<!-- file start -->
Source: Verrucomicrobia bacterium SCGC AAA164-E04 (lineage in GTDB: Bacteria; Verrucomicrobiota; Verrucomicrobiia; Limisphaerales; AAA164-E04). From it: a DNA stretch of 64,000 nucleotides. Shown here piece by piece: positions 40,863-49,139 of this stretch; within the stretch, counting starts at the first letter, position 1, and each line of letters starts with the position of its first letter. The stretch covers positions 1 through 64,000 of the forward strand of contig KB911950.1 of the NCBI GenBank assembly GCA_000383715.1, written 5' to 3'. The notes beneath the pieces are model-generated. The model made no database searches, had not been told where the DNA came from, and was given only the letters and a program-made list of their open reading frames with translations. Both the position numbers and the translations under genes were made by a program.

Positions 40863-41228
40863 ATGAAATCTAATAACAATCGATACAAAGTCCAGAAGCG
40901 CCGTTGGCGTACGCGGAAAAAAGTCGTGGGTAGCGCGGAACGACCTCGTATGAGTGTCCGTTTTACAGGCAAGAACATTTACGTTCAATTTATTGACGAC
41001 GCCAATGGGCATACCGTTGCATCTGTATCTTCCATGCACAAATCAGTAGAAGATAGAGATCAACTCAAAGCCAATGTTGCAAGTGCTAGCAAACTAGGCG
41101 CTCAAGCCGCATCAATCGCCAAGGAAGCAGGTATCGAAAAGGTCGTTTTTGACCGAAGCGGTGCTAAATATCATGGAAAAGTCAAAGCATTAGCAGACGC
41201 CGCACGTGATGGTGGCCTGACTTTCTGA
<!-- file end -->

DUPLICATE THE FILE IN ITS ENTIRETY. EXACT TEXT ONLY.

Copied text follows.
Source: Verrucomicrobia bacterium SCGC AAA164-E04 (lineage in GTDB: Bacteria; Verrucomicrobiota; Verrucomicrobiia; Limisphaerales; AAA164-E04). From it: a DNA stretch of 64,000 nucleotides. Shown here piece by piece: positions 40,863-49,139 of this stretch; within the stretch, counting starts at the first letter, position 1, and each line of letters starts with the position of its first letter. The stretch covers positions 1 through 64,000 of the forward strand of contig KB911950.1 of the NCBI GenBank assembly GCA_000383715.1, written 5' to 3'. The notes beneath the pieces are model-generated. The model made no database searches, had not been told where the DNA came from, and was given only the letters and a program-made list of their open reading frames with translations. Both the position numbers and the translations under genes were made by a program.

Positions 40863-41228
40863 ATGAAATCTAATAACAATCGATACAAAGTCCAGAAGCG
40901 CCGTTGGCGTACGCGGAAAAAAGTCGTGGGTAGCGCGGAACGACCTCGTATGAGTGTCCGTTTTACAGGCAAGAACATTTACGTTCAATTTATTGACGAC
41001 GCCAATGGGCATACCGTTGCATCTGTATCTTCCATGCACAAATCAGTAGAAGATAGAGATCAACTCAAAGCCAATGTTGCAAGTGCTAGCAAACTAGGCG
41101 CTCAAGCCGCATCAATCGCCAAGGAAGCAGGTATCGAAAAGGTCGTTTTTGACCGAAGCGGTGCTAAATATCATGGAAAAGTCAAAGCATTAGCAGACGC
41201 CGCACGTGATGGTGGCCTGACTTTCTGA